News & Media

Keep a COVID-19 Diary: Document Now in Case of Future Lawsuits

Wednesday, November 4, 2020

What the future holds relative to the evolution of COVID-19 remains unknown, but it is certain that litigation for COVID-related claims is on the horizon and will impact physicians in all medical specialties and practice models.

According to attorney John E. Hall Jr., founding partner of Hall Booth Smith in Atlanta, Georgia, which specializes in defense of high-exposure cases involving hospitals and medical malpractice claims, COVID-19 claims are looming in the next one to three years.

Mr. Hall addresses the most important questions and provides his expert guidance.

Are there existing medical liability protections in place?

The Public Readiness and Emergency Preparedness Act (PREP Act) provides a significant safeguard for physicians. The act provides complete preemption, meaning that “any state law or other federal law that contravenes the PREP Act is replaced by the PREP Act. Except in cases of death or severe injury caused by willful misconduct, the PREP Act provides complete immunity, with no liability under those circumstances” if the claim is COVID-19 related and the case is tried in the federal court system, according to Mr. Hall. In addition to the PREP Act, states have established some level of immunity for medical practices through healthcare immunity orders or executive limited liability orders.

What types of claims are anticipated?

It is expected that COVID-driven claims will take a variety of forms. Some claims may allege:

  • Delayed or missed diagnosis due to lack of patient follow-up
  • Failure to triage/assess including testing issues, resulting in missed Covid-19 diagnosis/intervention
  • Failure to immunize
  • Delayed care in office visits, testing, labs, and procedures
  • Failure to adhere to infection control protocol and/or lack of PPE
  • Limited healthcare resources (hospital beds, ventilators, etc.)

What steps can physicians take now to prepare to defend claims in the future?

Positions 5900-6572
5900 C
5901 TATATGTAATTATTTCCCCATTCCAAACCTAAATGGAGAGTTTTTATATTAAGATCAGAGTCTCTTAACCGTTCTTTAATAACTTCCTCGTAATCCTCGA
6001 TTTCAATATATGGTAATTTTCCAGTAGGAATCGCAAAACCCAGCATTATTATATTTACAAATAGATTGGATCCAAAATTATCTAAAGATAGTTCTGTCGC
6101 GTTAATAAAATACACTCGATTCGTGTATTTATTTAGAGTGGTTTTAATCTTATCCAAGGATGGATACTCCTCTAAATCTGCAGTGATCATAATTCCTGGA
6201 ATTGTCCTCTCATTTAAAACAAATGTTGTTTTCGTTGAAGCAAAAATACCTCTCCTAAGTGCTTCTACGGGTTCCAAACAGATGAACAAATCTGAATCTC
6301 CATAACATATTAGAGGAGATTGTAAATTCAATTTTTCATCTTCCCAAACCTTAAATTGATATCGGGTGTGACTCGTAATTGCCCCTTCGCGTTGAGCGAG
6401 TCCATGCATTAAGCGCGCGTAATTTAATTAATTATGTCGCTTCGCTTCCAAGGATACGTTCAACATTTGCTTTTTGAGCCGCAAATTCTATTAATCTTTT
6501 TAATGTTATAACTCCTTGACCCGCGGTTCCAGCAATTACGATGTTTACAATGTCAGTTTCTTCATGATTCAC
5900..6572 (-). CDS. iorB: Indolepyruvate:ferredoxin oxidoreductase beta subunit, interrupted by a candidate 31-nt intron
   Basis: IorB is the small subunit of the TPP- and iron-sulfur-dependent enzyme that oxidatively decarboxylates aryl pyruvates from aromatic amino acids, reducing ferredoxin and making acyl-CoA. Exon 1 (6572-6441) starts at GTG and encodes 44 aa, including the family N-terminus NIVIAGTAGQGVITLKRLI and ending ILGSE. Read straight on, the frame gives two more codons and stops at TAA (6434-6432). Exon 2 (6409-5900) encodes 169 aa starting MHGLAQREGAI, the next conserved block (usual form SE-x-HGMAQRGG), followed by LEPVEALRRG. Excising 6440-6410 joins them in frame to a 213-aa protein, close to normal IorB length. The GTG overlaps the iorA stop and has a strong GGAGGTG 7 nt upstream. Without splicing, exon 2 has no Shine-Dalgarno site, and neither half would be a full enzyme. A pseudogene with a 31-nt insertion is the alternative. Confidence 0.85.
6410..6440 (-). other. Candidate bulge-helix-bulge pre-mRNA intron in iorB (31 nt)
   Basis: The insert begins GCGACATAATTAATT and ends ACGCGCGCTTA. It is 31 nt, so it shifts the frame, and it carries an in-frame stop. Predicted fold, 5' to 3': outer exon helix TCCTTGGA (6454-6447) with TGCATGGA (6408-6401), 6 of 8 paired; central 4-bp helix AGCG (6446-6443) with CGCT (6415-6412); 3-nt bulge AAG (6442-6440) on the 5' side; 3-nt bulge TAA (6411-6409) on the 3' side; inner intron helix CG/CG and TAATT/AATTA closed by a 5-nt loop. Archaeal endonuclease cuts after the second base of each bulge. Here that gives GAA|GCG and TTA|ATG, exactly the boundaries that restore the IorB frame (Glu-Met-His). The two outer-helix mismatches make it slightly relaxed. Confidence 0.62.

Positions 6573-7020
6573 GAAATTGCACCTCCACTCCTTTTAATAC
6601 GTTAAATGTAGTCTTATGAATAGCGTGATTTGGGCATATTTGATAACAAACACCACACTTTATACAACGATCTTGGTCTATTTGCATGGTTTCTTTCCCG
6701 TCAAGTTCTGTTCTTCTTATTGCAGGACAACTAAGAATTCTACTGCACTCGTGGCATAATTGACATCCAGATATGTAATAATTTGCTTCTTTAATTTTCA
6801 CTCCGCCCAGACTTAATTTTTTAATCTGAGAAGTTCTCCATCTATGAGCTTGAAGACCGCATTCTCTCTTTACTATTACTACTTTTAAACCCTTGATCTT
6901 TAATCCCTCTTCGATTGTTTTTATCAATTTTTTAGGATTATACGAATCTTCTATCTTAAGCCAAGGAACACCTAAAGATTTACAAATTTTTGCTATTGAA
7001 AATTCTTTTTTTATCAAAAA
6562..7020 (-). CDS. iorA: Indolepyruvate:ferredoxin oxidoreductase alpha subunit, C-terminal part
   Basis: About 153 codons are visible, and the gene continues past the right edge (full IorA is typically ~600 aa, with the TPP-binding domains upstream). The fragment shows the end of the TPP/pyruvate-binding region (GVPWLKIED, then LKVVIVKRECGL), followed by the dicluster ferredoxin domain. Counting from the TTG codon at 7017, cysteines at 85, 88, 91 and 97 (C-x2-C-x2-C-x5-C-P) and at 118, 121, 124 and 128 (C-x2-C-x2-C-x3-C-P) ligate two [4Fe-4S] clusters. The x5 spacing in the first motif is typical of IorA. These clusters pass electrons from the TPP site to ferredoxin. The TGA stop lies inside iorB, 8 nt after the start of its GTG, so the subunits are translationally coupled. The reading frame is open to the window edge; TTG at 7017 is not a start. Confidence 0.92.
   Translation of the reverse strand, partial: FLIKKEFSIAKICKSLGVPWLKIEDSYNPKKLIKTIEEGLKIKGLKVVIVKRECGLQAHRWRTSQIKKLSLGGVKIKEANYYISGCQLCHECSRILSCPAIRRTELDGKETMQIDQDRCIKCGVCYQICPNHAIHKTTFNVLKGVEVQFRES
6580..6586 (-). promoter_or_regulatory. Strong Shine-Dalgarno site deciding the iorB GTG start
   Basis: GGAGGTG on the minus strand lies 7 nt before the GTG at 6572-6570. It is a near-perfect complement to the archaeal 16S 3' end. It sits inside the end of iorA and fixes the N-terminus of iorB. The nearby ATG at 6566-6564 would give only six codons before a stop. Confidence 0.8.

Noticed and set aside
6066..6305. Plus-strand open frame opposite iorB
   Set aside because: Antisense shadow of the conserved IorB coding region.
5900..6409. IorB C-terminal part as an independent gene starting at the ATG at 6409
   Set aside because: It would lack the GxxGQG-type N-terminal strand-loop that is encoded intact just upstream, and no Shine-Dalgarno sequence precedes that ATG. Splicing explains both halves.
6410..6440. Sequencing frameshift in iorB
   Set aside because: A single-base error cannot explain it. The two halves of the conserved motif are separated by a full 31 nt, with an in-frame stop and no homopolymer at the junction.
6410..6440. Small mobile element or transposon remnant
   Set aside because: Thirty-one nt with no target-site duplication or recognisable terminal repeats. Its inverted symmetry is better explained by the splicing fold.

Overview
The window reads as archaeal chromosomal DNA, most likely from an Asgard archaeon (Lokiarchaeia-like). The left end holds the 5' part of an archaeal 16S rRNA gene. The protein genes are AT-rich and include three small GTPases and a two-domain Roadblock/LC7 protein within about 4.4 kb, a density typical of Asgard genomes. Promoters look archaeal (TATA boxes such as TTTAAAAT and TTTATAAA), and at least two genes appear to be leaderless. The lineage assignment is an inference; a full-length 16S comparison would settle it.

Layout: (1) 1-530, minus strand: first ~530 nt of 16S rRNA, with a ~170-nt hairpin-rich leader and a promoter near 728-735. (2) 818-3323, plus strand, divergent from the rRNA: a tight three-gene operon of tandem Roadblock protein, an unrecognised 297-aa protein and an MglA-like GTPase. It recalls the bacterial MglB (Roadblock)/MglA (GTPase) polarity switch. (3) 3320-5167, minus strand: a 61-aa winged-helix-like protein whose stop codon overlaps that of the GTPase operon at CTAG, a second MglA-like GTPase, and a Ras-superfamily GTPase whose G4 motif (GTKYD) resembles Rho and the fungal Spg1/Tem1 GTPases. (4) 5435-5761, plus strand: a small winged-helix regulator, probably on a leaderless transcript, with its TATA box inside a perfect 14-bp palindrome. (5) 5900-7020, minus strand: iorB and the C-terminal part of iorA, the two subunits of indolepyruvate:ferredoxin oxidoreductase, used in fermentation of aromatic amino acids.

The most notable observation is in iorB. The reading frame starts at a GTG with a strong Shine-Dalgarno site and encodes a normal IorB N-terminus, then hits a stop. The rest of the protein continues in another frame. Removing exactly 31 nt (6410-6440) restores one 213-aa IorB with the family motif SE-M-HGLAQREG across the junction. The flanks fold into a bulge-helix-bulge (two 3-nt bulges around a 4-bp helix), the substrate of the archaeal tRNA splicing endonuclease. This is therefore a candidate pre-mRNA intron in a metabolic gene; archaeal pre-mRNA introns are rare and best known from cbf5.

Mr. Hall suggests that one of the best ways to establish defense of these claims is for practices to begin developing a timeline/diary now describing how COVID-19 events unfolded within their specific practice and community. Some considerations may include:

  • Was your practice ever unable to obtain PPE?
  • What was the infection rate within your community at a given time?
  • Did you follow infection control protocols per Centers for Disease Control and Prevention (CDC) guidelines? If so, what were those guidelines at the time?

Documenting these items now ensures information is captured in its most accurate form, rather than trying to re-establish the facts years later. This information will not appear in patient medical records, yet it paints the landscape as to how the practice adapted to a very volatile crisis. It will form the foundation for your defense.

Crucially, he adds, “It is important to note that this information should be gathered at the direction of an attorney, peer, or quality committee so as to protect the information from discovery.”

Appoint a practice historian who is responsible for developing and keeping the timeline up to date and well documented. This can be a physician, practice manager, or risk manager, but it should be someone familiar with the overall operations of your COVID-19 response who will reliably maintain the timeline from start to finish. To provide guidance on what types of items to document, The Doctors Company provides a sample checklist of important record-keeping elements and recommends keeping this in an administrative diary.


Debbie Kane Hill, MBA, RN, CPHRM, CPPS


The guidelines suggested here are not rules, do not constitute legal advice, and do not ensure a successful outcome. The ultimate decision regarding the appropriateness of any treatment must be made by each healthcare provider considering the circumstances of the individual situation and in accordance with the laws of the jurisdiction in which the care is rendered.